The Duty of Vigilance for parent companies was introduced into the French Commercial Code by the Duty of Vigilance Law on 27 March 2017. The statute provides for French corporations with over 5,000 employees in France and/or over 10,000 employees worldwide (including affiliates’ employees) to set up, publish and implement a “vigilance plan”. The objective of such plan is to identify, anticipate and prevent human rights violations that might result from the activities of the parent company, its subsidiaries and controlled affiliates, as well as suppliers and subcontractors.
Case law uncertainty
As the Duty of Vigilance Law does not provide for any jurisdictional rules for disputes in such matters, this has given rise to conflicting interpretations in case law: while the Versailles Court of Appeal considered that commercial courts had jurisdiction on 10 December 2020, the Nanterre Judicial Court declared it – in its capacity to hear claims in civil matters – had jurisdiction on 11 February 2021.
French Minister of Ecological Transition, Barbara Pompili, explained that it would be useful to clearly specify whether Duty of Vigilance disputes fall under the jurisdiction of civil or commercial courts, to avoid seeing cases which progress is delayed due to pleas for lack of jurisdiction.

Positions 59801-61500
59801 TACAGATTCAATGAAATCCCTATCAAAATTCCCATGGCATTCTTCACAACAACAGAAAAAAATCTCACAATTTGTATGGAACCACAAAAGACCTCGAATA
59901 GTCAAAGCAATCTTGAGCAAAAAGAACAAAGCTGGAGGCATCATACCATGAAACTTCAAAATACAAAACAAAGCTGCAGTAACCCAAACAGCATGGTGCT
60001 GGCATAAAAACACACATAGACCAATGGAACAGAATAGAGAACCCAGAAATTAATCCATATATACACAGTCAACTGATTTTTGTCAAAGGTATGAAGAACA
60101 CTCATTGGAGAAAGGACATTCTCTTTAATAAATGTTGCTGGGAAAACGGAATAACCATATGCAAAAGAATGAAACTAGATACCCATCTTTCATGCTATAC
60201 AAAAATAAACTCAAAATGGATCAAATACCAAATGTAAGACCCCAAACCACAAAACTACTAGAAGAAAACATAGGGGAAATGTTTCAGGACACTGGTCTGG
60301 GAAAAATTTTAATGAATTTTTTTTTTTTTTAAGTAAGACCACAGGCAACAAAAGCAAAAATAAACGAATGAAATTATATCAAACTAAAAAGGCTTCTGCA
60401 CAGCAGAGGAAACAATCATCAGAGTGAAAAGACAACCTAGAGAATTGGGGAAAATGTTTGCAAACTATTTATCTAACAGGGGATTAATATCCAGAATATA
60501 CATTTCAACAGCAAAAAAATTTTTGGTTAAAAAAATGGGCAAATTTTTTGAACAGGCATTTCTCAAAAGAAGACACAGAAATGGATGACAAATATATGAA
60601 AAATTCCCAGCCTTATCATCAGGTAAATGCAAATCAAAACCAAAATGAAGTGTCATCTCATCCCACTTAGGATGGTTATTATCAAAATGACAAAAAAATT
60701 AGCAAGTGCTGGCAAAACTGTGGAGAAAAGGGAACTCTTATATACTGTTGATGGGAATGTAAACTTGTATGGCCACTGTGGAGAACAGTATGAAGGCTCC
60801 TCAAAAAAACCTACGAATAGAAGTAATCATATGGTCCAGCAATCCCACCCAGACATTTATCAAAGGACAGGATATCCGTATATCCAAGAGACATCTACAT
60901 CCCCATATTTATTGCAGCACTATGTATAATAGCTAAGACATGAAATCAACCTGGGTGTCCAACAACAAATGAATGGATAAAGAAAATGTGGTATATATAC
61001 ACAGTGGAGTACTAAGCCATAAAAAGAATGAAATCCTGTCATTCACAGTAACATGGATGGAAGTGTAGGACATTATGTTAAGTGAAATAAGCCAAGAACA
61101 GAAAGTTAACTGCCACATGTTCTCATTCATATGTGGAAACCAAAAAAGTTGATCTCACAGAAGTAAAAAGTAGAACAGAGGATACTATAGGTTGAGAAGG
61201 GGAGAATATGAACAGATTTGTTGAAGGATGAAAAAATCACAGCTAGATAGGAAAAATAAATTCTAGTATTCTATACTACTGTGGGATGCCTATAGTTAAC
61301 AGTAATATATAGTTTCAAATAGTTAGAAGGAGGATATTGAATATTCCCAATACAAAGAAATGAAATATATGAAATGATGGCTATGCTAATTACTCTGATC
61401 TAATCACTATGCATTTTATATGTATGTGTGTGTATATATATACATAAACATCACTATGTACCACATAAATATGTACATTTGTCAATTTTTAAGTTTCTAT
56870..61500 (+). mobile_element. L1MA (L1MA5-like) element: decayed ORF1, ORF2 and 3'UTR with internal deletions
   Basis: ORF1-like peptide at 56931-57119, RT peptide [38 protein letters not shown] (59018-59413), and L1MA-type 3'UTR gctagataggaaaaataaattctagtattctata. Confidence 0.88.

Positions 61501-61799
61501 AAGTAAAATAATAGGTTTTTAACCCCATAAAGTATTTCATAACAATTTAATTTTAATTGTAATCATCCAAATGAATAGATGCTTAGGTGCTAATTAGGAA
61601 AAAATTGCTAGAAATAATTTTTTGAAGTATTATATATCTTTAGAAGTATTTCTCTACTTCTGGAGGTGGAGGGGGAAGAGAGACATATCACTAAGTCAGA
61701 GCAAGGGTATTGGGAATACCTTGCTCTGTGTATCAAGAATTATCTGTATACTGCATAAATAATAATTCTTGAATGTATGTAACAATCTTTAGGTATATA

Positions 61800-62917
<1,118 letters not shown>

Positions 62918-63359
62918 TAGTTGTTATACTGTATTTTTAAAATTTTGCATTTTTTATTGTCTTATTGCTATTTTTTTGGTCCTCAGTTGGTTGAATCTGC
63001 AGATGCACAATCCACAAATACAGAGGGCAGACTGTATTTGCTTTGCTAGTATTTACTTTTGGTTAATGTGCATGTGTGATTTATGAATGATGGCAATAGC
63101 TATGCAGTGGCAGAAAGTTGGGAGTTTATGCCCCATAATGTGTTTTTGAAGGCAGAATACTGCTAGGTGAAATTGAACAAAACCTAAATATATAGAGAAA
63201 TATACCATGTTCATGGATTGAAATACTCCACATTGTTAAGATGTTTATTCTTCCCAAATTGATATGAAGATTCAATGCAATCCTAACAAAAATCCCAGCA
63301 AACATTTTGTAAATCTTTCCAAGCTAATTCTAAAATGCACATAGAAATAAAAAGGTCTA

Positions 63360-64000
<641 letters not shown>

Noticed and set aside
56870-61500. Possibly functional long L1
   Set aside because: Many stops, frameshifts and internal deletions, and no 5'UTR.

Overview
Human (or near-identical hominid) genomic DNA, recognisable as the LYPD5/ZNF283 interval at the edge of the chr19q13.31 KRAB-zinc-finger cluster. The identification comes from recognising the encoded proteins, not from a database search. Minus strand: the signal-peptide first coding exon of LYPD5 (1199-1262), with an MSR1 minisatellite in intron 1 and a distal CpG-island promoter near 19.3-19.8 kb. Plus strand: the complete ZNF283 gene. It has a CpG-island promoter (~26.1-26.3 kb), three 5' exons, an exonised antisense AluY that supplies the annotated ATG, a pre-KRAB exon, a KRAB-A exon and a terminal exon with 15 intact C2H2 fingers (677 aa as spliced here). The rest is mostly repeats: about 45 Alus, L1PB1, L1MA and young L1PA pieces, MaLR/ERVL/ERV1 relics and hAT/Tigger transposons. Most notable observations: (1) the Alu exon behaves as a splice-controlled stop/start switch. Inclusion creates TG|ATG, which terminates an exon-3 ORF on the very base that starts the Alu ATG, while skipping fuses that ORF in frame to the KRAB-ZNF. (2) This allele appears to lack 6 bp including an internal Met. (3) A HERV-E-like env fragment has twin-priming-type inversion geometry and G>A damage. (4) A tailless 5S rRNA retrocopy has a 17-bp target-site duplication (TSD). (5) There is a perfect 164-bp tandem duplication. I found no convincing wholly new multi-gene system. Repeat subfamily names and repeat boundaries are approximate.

The French “Climate and Resilience” bill (the “Bill”) – resulting from the proposals of the Citizens’ Climate Convention which provides for various provisions ranging from energy renovation to the fight against land artificialisation, including, notably, the reinforcement of environmental criminal law – has been seen as an opportunity to put an end to the conflicting case law.
On 17 April 2021, during the review of the Bill by the French National Assembly, the MPs adopted several amendments as regards the Duty of Vigilance, and especially with respect to jurisdiction.
On 4 May 2021, the Bill was adopted in first reading by the French National Assembly. It provides, in its Article 71 ter, that a few designated civil courts will have jurisdiction with respect to matters related to the Duty of Vigilance. Future Article L. 211-21 of the French Code of Judicial Organisation should state that: “One or more specific designated civil courts shall hear actions relating to the Duty of Vigilance based on Articles L. 225-102-4 and L. 225-102-5 of the French Commercial Code”. It is planned that this amendment will be supplemented by a Decree designating the civil courts with jurisdiction, a priori the Paris Civil Court, and possibly that of Nanterre.
The Bill will now be submitted to the French Senate for consideration. The final vote on the Bill is expected in September 2021.
Please contact a member of Hogan Lovells’ Business and Human Rights group or your usual Hogan Lovells contact if you wish to discuss this development. We stand ready to assist companies from all industry sectors to assess how to adjust their processes and operations in this context.
Authored by Christelle Coslin and Margaux Renard.